The Israeli Privacy Protection Authority published numerous guidelines on Privacy aspects of the Coronavirus epidemic. The guidelines deal with the obligations of public and private sectors to the principles of Privacy Laws. Other guidelines refer to Data Protection aspects of working from home, as well as teaching or studying on-line. The Israeli Privacy Protection Authority also published a special Q&A which refers to these unique circumstances.
The attempt to prevent the spread of the Coronavirus, and the fear of its spreading, has a dramatic impact on everyone's daily lives and behavior. Different Israeli Ministries, as well as public institutions, are taking serious measures to stop the spread of the virus and to minimize its consequences.
The Right to Privacy is a constitutional right, based on the Basic Laws and the Israeli Privacy Protection Law (1981). The Israeli Privacy Protection law emphasizes that even while handling this unique situation, it is necessary to maintain a balance between the need to prevent the spread of the virus and the potential violation of privacy while handling the various cases.
The Israeli Privacy Protection Authority understands the important public's interest in the current state and thereforeis constantly working on identifying the various challenges and advising on issues within its responsibilities.
However, the stance of The Privacy Protection Authority is that even during this current epidemic, when there might be an apparent justification for some extent of violation of the privacy of an individual for reasons of public's safety, it still must comply with the principles of privacy protection, and the harm caused by the activity must not exceed the minimum that is necessary.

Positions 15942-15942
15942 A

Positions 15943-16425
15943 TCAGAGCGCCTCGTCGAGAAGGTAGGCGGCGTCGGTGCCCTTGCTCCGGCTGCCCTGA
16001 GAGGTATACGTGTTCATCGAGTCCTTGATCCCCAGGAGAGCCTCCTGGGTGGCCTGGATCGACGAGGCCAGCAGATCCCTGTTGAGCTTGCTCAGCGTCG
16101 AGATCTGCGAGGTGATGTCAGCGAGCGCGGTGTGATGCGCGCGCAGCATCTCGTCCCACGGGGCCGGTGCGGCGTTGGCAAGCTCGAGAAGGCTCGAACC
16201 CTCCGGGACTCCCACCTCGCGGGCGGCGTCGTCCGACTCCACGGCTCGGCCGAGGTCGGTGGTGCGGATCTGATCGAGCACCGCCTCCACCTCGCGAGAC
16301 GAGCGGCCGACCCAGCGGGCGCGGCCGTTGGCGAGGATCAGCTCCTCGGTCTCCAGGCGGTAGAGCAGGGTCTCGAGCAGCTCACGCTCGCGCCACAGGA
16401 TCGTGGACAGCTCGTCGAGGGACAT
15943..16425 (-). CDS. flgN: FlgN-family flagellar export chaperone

A key principle is that the personal data must be used solely for the purpose for which it was collected. Different entities that collect information should process it only for the purpose for which it was collected, such as preventing the spread of the virus, epidemiological research, ensuring the safety of workers at risk, etc. Using this data (including processing it or transferring it to other entities) in a way that does not fit the purpose for which it was collected in the first place, and without obtaining the consent of the individual subject for such use, may be considered as a violation of privacy, and the relevant entities should avoid it.
In this sense, after the end of the process, the data controllers and processors must examine whether they still need to retain the information collected in connection with the epidemic. In circumstances where it is found that the information is no longer needed for this purpose, it is to be deleted. See, for example, Section 2 (c) of the Privacy Protection (Information Security) Regulations (2017), which states that "a controller will examine, once a year, if all the data it stores in its database is still needed for the purposes of the database". If the information is sensitive, and no longer necessary to retain, the collecting entities must examine the possibility of deleting the information as soon as possible.
The Israeli Privacy Protection Authority has set up a "Hot Line" to assist the private and public sector in providing practical, applicable and prompt solutions regarding current privacy issues. The applicable solutions will be provided by the PPA within very short timescales as requested under the current circumstances. To reach the hotline, please send an email to: firstname.lastname@example.org
In addition, the PPA published the following guidance and relevant recommendations in connection with the outbreak of the Coronavirus:
Israeli Privacy Protection Authority's Guidelines on Privacy Aspects of the Coronavirus Epidemic
Israeli Privacy Protection Authority's Guidelines refer to Data Protection aspects of working from home
Israeli Privacy Protection Authority's Guidelines refer to teaching or studying on-line
Israeli Privacy Protection Authority's Q&A website page
Israeli Privacy Protection Authority's Guidelines on electronic signature